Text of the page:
The numbers are almost incomprehensible. ExxonMobil reported today that it made profits of more than $36 billion for the year, $10.7 billion of that in the final 92 days of 2005.
That means that during the waning three months of 2005 Exxon was raking in more than $115 million in profits a day. It's a pace that has never been realized by an American company at any time in history.
This astronomical daily take was due, in large part, to the high price of oil. A barrel of crude averaged more than $60 during the fourth quarter, 115 percent higher than the average price of a barrel during the past decade.
A couple of other stunning statistics put the company's record quarter into broader persepective:
- ExxonMobil's profit for the year is bigger than the economies of 125 of the 184 countries ranked by the World Bank.
- If ExxonMobil was a country and the final 92 days of 2005 were its total output for the year (a gross domestic product of $100 billion), it would be the 41st largest economy in the world.
Because integrated oil companies like ExxonMobil own everything from the wellhead to the retail pumps, higher crude prices mean higher profits.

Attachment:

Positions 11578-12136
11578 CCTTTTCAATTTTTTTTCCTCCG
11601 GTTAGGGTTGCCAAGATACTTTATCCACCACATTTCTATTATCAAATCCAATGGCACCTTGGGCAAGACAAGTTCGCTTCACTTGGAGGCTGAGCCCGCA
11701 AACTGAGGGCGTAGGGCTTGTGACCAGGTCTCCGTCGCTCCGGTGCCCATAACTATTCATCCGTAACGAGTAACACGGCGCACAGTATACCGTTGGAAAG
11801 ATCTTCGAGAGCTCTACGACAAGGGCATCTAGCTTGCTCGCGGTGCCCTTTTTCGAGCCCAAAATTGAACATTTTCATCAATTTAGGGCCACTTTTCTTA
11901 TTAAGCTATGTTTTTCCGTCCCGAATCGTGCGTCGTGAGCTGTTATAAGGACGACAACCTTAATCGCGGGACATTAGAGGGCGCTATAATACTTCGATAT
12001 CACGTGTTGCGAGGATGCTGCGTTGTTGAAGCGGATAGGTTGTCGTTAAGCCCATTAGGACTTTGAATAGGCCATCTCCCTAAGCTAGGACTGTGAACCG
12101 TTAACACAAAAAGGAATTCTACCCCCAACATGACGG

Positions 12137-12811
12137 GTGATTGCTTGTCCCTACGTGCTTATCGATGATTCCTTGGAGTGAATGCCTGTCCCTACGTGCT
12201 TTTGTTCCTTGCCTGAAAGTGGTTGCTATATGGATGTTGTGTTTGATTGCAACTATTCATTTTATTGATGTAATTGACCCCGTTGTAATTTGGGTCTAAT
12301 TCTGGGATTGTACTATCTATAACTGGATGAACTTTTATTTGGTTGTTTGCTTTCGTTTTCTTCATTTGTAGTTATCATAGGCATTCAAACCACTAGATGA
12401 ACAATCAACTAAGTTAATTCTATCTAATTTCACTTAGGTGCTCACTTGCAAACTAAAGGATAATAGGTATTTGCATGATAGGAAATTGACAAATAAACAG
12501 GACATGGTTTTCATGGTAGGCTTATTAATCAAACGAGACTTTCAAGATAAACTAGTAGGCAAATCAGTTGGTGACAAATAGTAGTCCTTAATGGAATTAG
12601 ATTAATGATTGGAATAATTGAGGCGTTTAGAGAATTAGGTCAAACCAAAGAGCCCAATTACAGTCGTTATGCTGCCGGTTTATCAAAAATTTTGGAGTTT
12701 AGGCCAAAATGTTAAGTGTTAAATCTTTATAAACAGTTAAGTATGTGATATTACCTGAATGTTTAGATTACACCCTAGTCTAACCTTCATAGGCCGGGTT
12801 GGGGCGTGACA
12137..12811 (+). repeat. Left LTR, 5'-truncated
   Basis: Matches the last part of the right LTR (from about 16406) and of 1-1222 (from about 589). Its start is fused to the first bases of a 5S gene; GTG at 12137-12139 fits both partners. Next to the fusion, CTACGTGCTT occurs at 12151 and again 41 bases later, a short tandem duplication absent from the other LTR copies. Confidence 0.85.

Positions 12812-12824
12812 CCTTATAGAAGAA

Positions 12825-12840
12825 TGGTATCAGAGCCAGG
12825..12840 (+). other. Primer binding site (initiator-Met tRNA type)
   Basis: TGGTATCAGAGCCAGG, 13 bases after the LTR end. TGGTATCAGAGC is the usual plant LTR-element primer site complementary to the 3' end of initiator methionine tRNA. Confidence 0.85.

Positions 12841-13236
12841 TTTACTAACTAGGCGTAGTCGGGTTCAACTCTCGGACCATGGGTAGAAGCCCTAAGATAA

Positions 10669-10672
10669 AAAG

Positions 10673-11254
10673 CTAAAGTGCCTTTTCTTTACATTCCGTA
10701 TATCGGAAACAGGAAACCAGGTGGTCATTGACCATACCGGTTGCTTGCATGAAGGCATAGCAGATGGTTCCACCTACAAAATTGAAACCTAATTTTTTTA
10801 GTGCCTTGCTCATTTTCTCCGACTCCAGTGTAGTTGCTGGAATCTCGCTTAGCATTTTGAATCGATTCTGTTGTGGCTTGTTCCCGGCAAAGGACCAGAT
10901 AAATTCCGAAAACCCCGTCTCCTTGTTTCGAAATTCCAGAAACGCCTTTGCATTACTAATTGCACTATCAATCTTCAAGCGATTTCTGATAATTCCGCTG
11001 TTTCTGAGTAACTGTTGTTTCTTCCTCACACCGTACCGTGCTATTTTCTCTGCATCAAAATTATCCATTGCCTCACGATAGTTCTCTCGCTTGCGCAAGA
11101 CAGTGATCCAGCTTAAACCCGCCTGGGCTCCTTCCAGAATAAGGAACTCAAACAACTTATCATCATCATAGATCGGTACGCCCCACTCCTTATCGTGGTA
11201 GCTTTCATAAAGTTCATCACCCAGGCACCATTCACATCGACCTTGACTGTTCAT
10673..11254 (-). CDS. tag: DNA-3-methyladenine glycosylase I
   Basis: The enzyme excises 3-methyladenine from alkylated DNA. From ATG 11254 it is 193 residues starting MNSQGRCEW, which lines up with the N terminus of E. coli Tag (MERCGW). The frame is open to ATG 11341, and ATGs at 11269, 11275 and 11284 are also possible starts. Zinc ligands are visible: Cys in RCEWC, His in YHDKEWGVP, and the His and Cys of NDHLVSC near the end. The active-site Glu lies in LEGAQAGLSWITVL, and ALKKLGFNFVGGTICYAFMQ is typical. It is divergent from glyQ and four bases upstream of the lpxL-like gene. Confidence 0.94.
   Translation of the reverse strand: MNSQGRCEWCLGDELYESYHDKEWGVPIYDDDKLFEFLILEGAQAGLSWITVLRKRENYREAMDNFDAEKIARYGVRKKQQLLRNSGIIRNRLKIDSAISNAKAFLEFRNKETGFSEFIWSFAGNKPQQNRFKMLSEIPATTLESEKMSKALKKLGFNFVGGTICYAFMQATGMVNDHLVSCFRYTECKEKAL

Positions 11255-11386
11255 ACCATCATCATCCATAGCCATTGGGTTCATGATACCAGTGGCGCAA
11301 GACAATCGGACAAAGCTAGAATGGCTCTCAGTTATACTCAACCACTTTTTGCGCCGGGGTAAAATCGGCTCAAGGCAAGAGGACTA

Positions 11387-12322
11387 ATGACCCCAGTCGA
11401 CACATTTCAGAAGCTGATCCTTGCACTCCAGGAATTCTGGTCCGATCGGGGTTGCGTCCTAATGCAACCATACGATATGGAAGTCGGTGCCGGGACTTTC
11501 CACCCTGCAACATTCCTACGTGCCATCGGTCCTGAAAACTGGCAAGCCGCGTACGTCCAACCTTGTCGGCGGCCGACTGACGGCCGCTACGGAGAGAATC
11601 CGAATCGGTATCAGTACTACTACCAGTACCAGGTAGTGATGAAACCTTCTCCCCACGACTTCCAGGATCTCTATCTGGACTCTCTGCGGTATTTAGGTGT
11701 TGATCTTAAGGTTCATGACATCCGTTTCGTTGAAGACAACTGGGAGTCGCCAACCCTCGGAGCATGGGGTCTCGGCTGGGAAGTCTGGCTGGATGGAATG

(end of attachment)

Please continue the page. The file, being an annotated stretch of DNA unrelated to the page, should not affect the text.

Data from the American Petroleum Institute -- a lobbying group that represents the large oil companies -- show that ExxonMobil's profit margin (the amount of profit they earn for each dollar of revenue) was 10.7 percent during the last three months of 2005. They made a dime of profit for every dollar they took in.
When compared with other industries, the profit margins seem almost paltry. Internet giant Yahoo had a 45.5 percent margin in the fourth quarter. Bank of America saw margins of 26.7 percent.
But that doesn't defray public outrage over the record profits at a time when they are paying high prices for everything from heating oil to gasoline. Several members of Congress renewed calls for a windfall profits tax on the industry after today's announcement from Exxon.
Analysts say that much of the record oil company profits will be rolled back into expanding exploration and production efforts. The firms are working to grab a bigger piece of the global oil market because prices are expected to remain high in the coming years.
Oil giants BP and Shell have yet to report their fourth-quarter earnings, but analysts expect both to report record annual profits in the coming week.
Thomson Financial says that the oil industry will see earnings go up by around 45 percent overall during the October to December timeframe when all is said and done.